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Fascinating thoughts on Jive’s future



Really interesting piece by Lazarus Advisors on Seeking Alpha today. Here’s the high-level summary:

  • JIVE has underperformed dramatically since its 2011 IPO, falling a further 46% in 2014.
  • A recent significant insider purchase ($1.7M at $6.57/share) by a director with an impressive Venture Capital track record may indicate that JIVE’s days as a laggard are over.
  • I believe the partnership with Cisco is the first step to an outright acquisition of JIVE by CSCO in the next 12-18 months.

The author details their belief that the recent stock investment by Jive Software director Jim Goetz is a good sign:

Goetz’s involvement with JIVE dates back to 2007, and he has been on the board ever since. Aside from a distribution of 3.4M shares in March 2013 to investors in their fund, neither Sequoia nor Goetz have sold a single share, and remain the largest shareholders with a combined 13.9M shares, or 19% of the company. Note that on the IPO they did not cash out any of their stake, and actually exercised a warrant to buy more shares at $10.37. After eight years with the company, and after significant share price underperformance, Goetz more than tripled his direct personal stake in the company from 99k to 360k shares with this latest purchase. I think it is very telling that an individual who can participate in just about any private tech deal he wants finds compelling value in JIVE. Eight years is already a relatively long time to wait for an exit, so my bet is that he expects a liquidity event in the relatively near term. It is no secret that JIVE is amenable to a sale at the right price.

However, it is when he moves onto the potential for Cisco moving on from their existing strategic partnership with Jive into a full acquisition:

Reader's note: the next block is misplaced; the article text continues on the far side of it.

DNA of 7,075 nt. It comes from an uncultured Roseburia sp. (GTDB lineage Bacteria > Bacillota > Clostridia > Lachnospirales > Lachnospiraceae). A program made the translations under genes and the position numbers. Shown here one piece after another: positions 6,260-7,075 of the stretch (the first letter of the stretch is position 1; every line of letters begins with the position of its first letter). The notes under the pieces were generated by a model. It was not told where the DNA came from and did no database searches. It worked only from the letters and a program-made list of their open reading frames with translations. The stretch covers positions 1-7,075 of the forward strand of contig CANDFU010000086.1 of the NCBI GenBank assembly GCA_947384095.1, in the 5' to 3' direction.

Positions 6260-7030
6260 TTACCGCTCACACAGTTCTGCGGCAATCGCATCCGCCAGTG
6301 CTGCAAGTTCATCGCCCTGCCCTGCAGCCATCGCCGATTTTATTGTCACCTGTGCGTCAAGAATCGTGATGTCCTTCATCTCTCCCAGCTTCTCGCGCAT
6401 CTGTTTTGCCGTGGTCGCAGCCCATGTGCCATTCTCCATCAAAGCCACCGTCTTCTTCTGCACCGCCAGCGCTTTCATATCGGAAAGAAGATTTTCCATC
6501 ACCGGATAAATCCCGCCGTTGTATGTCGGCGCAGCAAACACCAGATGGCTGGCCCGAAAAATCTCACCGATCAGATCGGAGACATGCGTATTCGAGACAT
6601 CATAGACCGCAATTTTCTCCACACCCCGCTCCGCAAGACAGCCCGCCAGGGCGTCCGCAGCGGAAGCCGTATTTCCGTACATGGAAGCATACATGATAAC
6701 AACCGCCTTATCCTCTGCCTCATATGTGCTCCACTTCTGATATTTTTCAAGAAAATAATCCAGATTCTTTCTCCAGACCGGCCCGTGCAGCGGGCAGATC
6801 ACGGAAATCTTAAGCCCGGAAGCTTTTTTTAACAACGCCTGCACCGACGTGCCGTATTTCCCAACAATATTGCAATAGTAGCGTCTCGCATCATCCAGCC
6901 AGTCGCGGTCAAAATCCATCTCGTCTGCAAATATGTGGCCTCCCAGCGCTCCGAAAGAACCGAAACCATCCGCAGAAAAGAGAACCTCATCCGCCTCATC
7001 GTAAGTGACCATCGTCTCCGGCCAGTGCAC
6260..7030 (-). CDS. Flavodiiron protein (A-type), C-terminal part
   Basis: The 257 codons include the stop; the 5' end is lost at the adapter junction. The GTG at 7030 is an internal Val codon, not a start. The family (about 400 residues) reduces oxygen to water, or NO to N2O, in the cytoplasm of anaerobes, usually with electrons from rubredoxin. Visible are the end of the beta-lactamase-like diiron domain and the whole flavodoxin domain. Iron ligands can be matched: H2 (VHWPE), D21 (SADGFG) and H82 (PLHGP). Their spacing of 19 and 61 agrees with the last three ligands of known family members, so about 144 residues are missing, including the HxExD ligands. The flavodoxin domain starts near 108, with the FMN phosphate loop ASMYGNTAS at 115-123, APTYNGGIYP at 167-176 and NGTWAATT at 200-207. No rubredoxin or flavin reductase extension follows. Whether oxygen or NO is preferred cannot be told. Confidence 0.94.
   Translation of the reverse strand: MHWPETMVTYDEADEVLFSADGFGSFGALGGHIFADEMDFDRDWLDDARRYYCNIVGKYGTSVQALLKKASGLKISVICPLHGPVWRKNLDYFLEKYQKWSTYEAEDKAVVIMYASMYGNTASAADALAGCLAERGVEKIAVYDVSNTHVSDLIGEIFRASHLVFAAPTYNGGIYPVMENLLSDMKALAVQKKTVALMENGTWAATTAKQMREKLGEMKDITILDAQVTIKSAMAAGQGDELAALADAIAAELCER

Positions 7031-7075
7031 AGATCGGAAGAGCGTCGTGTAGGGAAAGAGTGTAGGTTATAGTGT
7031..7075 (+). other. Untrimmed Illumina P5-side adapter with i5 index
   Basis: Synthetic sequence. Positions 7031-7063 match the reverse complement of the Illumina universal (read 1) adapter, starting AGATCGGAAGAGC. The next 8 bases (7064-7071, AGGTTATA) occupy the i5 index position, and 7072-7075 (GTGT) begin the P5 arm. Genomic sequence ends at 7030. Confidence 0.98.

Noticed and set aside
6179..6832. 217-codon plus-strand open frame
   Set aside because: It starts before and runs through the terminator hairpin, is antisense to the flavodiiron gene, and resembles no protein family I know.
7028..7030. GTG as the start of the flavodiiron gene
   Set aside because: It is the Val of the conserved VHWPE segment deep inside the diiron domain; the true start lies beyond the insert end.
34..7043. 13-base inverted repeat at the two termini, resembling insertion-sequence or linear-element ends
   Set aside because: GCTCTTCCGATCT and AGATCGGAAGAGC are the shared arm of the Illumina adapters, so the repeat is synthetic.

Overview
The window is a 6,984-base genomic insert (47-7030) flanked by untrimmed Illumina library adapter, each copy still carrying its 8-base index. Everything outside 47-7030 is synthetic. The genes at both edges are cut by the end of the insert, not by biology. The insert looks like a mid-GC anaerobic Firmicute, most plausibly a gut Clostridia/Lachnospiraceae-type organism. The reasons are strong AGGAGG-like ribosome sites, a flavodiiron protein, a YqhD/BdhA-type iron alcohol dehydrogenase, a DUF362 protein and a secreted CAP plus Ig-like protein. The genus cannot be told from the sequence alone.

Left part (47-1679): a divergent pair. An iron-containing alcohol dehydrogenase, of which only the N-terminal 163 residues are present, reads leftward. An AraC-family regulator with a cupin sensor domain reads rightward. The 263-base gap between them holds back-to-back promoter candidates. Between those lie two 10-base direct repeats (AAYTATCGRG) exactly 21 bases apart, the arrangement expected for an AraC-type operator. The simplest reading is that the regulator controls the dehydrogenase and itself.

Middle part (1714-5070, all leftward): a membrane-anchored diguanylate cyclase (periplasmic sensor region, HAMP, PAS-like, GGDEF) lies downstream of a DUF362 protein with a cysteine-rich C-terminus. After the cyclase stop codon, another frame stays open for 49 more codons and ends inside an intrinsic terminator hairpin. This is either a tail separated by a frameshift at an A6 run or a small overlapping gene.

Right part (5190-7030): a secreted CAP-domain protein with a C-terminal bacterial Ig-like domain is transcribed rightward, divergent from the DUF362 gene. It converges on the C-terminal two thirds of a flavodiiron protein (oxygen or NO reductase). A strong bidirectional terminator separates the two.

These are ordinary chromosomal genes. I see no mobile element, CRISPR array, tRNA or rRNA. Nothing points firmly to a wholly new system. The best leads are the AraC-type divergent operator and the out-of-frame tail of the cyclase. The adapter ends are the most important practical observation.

As outlined in this blog post by CSCO VP of collaboration marketing, Peder Ulander, the benefits of the deal for CSCO are significant in that the company will be able to go to market with a more robust offering to better compete with the likes of MSFT and CRM, both of which already have integrated social products (Yammer and Chatter respectively). I strongly believe that CSCO is looking at the JIVE partnership as a trial run, where if things go smoothly, it intends to buy the company outright within the next 12-18 months. Given that by then the deal would already have been de-risked from an integration standpoint, it would be very easy to complete. As with most software deals, the cost synergies would be significant due to the ability to consolidate the sales teams (JIVE devoted well in excess of 50% of revenue to sales and marketing 2014). JIVE wants to sell, and CSCO is particularly acquisitive and has a specific need that JIVE addresses. CSCO CEO John Chambers never met a bolt-on acquisition he didn’t like, and I think the JIVE partnership is merely the first step in a slow-motion takeover. In my view, that is what Jim Goetz is seeing down the line and explains why the all-star VC is putting so much more skin in the game at this stage.

I too can see this being on the horizon. From the outside, the partnership is developing nicely – existing Cisco customers that had purchased Quad/Webex Social are starting to migrate to the Jive Platform, and in my opinion, Jive is extending its lead over its competitors in the marketplace (IBM, SAP, Yammer and the like). Analysts such as Gartner and Forrester are continuing to rate Jive in their top two which is reassuring to those organisations looking to invest in the ESN space – enterprises and those smaller businesses alike.

If you’re interested in Jive Software’s future, this article is definitely worth digesting.

(Note that the author of the Seeking Alpha piece does have an investment in Jive Software. The author of this site does not.)

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